By Andrea Huncar | CBC News
A Canadian man accused of providing financial support to his Edmonton cousins who joined ISIS is appealing his extradition order to the United States to face terrorism charges.
Abdullahi Ahmed Abdullahi, 33, was committed for extradition by Court of Queen’s Bench Justice John Little on May 31.
He has since filed a notice of appeal through his lawyer. No date has been set for the case to go before a panel of three justices with the Court of Appeal of Alberta.
Abdullahi’s appeal comes as a group of legal and human rights experts convene next month to review and propose reforms to the Extradition Act, which critics say provides little protection to Canadian citizens sought by foreign governments.
The conference is being organized by Robert Currie, a professor of law at Dalhousie University in Nova Scotia, and a long-time critic of the extradition process in Canada, where high extradition rates plus a high-profile case involving Ottawa professor Hassan Diab have spurred calls for reform.
Over the past decade, about 90 per cent of the people who were arrested for extradition in Canada were surrendered.
“As soon as you’re requested for extradition your goose is pretty much cooked,” Currie told CBC News. “It’s nearly impossible for the individual who’s being sought for extradition to challenge the evidence offered by the requesting state, in particular because they don’t have to present the evidence itself.”
Judge “erred in law”
In the notice of appeal filed June 27, Abdullahi’s defence lawyer Akram Attia cited four grounds where he said the Queen’s Bench justice “erred in law” related to the Record of the Case (ROC), which summarizes the U.S. government’s evidence.
Under the Extradition Act, the evidence itself — such as witnesses or records — is not required during an extradition committal hearing. A foreign prosecutor only needs to certify that it will be available at the time of trial.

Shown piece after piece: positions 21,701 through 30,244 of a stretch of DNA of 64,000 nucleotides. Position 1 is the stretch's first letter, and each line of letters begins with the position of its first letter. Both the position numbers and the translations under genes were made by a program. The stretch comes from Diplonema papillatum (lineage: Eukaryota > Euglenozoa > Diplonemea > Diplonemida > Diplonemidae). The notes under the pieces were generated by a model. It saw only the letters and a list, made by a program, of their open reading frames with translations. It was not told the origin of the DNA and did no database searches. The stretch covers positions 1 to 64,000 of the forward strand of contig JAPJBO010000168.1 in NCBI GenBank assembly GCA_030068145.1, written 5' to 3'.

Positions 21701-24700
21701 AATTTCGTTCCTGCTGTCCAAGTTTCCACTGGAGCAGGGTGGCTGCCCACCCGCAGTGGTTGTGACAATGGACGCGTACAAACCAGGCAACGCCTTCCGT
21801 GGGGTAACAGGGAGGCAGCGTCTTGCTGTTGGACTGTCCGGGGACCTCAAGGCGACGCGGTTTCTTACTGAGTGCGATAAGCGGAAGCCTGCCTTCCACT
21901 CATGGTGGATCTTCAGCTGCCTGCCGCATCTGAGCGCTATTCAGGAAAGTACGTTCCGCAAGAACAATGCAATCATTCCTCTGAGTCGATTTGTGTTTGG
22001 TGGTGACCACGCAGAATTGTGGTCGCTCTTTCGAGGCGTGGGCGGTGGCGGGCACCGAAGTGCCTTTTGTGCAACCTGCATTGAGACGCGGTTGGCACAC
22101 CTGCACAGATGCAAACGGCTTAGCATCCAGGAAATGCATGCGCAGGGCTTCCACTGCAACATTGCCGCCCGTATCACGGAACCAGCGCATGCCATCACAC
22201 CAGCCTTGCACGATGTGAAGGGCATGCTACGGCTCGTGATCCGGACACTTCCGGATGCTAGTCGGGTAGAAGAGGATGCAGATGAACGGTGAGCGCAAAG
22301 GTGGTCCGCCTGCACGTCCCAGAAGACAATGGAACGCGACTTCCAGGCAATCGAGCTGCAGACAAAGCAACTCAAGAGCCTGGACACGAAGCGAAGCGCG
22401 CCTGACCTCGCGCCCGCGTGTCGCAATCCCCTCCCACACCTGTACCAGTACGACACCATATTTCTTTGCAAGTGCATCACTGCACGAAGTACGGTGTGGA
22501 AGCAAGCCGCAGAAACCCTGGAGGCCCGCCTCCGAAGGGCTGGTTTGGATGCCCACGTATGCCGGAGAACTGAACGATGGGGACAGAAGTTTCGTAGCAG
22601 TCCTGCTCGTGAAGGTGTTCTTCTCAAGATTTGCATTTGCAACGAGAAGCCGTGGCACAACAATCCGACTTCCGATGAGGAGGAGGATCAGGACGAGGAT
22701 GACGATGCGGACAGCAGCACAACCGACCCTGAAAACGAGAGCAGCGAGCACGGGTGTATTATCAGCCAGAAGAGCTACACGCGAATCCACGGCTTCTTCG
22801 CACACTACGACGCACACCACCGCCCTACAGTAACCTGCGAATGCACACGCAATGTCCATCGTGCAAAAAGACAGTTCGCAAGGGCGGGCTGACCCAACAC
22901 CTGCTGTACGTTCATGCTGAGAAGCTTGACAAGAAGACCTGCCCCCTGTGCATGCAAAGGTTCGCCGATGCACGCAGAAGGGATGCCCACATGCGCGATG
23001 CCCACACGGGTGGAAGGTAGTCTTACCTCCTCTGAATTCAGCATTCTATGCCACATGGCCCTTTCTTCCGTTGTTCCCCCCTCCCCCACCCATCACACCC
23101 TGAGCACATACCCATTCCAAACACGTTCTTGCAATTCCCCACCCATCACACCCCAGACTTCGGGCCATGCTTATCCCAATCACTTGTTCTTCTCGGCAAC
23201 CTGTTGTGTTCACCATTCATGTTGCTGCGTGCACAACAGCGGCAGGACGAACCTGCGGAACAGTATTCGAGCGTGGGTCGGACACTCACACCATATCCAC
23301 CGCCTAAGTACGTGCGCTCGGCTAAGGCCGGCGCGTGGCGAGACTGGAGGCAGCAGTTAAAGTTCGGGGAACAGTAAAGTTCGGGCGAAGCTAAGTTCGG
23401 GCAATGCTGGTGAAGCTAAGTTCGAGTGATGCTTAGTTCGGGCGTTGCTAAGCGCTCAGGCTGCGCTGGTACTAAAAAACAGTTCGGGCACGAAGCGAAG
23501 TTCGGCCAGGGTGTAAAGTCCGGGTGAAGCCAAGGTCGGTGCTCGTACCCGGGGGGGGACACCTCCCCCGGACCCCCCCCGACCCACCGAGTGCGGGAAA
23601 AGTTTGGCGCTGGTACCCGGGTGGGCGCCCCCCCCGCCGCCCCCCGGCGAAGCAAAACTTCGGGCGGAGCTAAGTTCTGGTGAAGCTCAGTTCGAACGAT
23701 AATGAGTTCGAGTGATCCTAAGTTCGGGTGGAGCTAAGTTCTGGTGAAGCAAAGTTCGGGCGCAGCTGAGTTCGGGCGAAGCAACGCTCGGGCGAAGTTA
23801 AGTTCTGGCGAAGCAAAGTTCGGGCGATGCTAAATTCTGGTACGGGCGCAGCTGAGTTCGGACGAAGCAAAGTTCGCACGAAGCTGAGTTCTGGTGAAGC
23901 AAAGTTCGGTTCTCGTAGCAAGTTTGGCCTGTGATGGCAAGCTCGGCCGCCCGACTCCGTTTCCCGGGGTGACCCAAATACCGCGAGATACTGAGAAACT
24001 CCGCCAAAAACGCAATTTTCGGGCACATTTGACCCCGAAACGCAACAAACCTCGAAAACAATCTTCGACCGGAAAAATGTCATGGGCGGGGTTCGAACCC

The justice’s role is not to determine guilt or innocence but only whether the alleged conduct, had it occurred in Canada, would justify going to trial.
But Attia argued the justice erroneously concluded that all the evidence was admissible, “not manifestly unreliable” and “not deliberately vague.” He said Little made a mistake when he ruled a jury would have all the evidence it needed to find Abdullahi guilty.
Attia argued that much of the witness evidence relied on hearsay, or even “double hearsay,” from people who later travelled to Syria and died.
“Obviously, the evidence of deceased persons is not available for trial,” he wrote.
In March 2017, a grand jury in the Southern District of California indicted Abdullahi on conspiring to provide and providing material support to ISIS recruits in the U.S. and Turkey between August 2013 and November 2014.
Abdullahi has been in custody since his arrest in Fort McMurray in September 2017.
Foreign fighters named in the indictment include three of Abdullahi’s cousins — Mahad Hirsi and brothers Hamsa and Hersi Kariye.
The trio left Edmonton for Syria in November 2013, where it’s believed they were killed in an airstrike the following year, along with another cousin from Minneapolis.
During the hearing in May, Crown prosecutors Stacey Dej and Kanchana Fernando presented the ROC on behalf of an assistant U.S. attorney from San Diego, where Abdullahi and the Kariye brothers once lived before moving to Edmonton sometime around 2009.
Abdullahi is accused of robbing an Edmonton jewelry store in January 2014 to help fund relatives and friends, including the late Douglas McCain, a friend who left San Diego for Syria two months later.
In May, court heard McCain’s widow would testify that her husband told her Abdullahi sent him $3,000 (US) via Western Union.